Perinatal mortality and its association with antenatal care utilization in the Republic of Georgia
Background: Despite recent achievements, perinatal mortality (PM) rates remain high worldwide, especially in low-income countries (>30 per 1000 births). PM is defined as the death of a fetus/livebirth between 22 completed weeks of gestation and the first 7 days of life. Simple, non-invasive interventions could reduce PM rates, since most deaths are caused by preventable conditions. Adequate antenatal care (ANC) is one of the steps towards better pregnancy outcomes. Georgia has one of the highest PM rates in Europe, but they also have high ANC coverage. We aimed to understand the causes of PM and the impact of ANC on PM in the Republic of Georgia.
Methods: The Georgian Birth Registry was the main source of data, and the Vital Registration System was used as a supplementary source for data validation. Mothers who delivered in 2017-2019 and their newborn were included in the analysis. We used the Wigglesworth classification to categorise causes of death, and the adequacy of prenatal care utilisation index to analyse ANC. We assessed potential confounders by directed acyclic graphs and detected associations between exposures and outcomes by logistic regression analyses.
Results: The majority of stillbirths in Georgia were reported as unexplained (80%) and antepartum (85%), and preterm birth complications and congenital malformations were the most common causes of early neonatal death (END). The stillbirth to END ratio was 2.1, and newborn who died during first day of life represented 30% of the total number of ENDs. Unattended pregnancies (no ANC attendance) comprised 5.6% of all pregnancies in our study and carried more than two times higher odds of PM compared to attended pregnancies. Sixty-two percent of women did not receive adequate care during the study period. Women in the inadequate care group had the highest odds of PM when using the adequate care group as a reference; women who received intermediate care had the lowest odds of PM.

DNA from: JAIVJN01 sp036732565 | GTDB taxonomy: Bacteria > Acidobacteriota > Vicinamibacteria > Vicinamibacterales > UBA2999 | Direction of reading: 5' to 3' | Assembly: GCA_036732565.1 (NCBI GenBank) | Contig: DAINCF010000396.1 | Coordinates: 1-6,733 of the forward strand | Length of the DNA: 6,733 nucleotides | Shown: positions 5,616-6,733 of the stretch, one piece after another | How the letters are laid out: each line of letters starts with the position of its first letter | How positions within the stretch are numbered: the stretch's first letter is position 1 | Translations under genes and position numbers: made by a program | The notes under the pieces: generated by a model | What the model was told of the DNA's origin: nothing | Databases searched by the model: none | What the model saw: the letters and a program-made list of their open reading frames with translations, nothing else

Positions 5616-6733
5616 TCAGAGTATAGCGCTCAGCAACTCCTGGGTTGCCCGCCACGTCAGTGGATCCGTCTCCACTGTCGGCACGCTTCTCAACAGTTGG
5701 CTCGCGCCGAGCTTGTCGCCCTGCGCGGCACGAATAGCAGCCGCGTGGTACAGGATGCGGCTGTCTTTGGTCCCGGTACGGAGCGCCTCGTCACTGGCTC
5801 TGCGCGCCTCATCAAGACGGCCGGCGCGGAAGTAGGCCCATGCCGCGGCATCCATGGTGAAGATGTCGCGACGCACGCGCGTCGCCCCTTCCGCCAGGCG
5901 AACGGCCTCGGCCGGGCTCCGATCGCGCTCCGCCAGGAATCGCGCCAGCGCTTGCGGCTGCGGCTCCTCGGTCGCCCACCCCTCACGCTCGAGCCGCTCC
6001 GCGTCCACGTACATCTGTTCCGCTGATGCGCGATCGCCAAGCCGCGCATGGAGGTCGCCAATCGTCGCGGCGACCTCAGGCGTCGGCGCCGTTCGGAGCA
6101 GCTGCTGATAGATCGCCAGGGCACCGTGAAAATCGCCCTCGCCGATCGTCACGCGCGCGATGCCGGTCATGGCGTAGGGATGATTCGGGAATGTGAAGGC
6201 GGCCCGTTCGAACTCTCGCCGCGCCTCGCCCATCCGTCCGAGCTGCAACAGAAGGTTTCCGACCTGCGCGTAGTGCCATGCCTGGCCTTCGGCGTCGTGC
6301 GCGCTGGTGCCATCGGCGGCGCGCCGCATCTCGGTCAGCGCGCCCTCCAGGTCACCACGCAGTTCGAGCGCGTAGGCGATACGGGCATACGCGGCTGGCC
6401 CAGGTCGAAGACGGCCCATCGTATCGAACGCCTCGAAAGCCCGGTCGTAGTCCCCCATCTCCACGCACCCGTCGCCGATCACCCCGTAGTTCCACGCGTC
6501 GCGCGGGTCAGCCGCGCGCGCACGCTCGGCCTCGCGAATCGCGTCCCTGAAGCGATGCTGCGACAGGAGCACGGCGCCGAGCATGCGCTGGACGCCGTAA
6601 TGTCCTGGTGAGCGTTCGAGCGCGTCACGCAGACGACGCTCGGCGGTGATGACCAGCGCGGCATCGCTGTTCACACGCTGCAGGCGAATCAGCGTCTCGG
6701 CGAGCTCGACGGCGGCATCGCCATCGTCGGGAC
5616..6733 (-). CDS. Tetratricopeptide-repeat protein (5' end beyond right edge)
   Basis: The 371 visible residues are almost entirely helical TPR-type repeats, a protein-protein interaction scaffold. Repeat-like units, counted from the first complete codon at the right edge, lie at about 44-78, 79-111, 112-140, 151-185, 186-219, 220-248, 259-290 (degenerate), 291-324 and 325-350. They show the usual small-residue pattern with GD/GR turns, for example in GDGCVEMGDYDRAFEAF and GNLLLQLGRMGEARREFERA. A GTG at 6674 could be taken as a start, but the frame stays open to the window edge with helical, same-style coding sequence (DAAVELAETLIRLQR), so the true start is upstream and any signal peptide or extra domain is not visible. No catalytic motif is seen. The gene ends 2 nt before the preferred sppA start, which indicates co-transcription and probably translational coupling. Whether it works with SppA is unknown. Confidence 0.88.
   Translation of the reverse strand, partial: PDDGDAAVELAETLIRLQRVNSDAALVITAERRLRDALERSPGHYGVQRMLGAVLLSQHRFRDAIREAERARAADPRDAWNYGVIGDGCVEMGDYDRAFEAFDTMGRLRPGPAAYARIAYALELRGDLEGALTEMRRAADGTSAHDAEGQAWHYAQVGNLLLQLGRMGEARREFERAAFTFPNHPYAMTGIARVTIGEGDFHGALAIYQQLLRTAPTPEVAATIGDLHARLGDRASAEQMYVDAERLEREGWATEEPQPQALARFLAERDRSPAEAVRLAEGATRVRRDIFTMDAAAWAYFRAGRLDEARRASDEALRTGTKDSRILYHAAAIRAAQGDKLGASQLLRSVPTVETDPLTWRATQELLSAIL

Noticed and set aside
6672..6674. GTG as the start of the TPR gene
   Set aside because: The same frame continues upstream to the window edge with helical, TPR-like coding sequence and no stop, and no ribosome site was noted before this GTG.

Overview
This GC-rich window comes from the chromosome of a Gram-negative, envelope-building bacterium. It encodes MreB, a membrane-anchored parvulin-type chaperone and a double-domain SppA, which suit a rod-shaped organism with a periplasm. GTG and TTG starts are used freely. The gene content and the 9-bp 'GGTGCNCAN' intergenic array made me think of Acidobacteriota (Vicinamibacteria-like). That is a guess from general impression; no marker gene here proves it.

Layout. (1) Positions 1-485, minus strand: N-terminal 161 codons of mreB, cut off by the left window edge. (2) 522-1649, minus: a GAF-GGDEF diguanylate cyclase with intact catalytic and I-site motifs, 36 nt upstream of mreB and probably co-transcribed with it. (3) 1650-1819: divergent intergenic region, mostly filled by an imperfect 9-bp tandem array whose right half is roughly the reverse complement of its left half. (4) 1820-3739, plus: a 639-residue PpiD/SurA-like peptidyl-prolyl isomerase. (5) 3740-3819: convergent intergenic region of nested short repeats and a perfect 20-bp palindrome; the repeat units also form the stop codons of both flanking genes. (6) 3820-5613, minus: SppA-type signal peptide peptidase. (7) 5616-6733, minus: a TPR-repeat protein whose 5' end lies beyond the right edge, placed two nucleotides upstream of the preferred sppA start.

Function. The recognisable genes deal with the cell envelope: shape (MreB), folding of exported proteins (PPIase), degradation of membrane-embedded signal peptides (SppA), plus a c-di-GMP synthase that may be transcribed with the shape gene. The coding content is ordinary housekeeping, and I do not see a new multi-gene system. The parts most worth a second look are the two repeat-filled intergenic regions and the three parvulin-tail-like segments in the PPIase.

Conclusion: Initially, our study revealed potential misclassification between stillbirths and ENDs. We suspect that asphyxiated newborn who died shortly after birth might be classified as antepartum stillbirths. Adequate ANC has the potential to reduce PM and should be used as a tool for improving newborn health outcomes. Further, some women without any particular medical need may receive more than the recommended number of ANC visits. Increasing the number of ANC visits from four to eight did not seem to improve PM rates. Therefore, it is not sufficient to look only at the number of ANC visits; the quality should also be monitored.
Paper I: Manjavidze, T., Rylander, C., Skjeldestad, F.E., Kazakhashvili, N. & Anda, E.E. (2019). Incidence and Causes of Perinatal Mortality in Georgia. Journal of Epidemiology and Global Health, 9, 163-168. Also available in Munin at https://hdl.handle.net/10037/17669.
Paper II: Manjavidze, T., Rylander, C., Skjeldestad, F.E., Kazakhashvili, N. & Anda, E.E. (2020). Unattended Pregnancies and Perinatal Mortality in Georgia. Risk Management and Healthcare Policy, 13, 313-321. Also available in Munin at https://hdl.handle.net/10037/19909.
Paper III: Manjavidze, T., Rylander, C., Skjeldestad, F.E., Kazakhashvili, N. & Anda, E.E. The Impact of Antenatal Care Utilization on Perinatal Mortality and Admission to Neonatal Intensive Care Units in Georgia. (Submitted manuscript).
PublisherUiT The Arctic University of Norway
UiT Norges arktiske universitet
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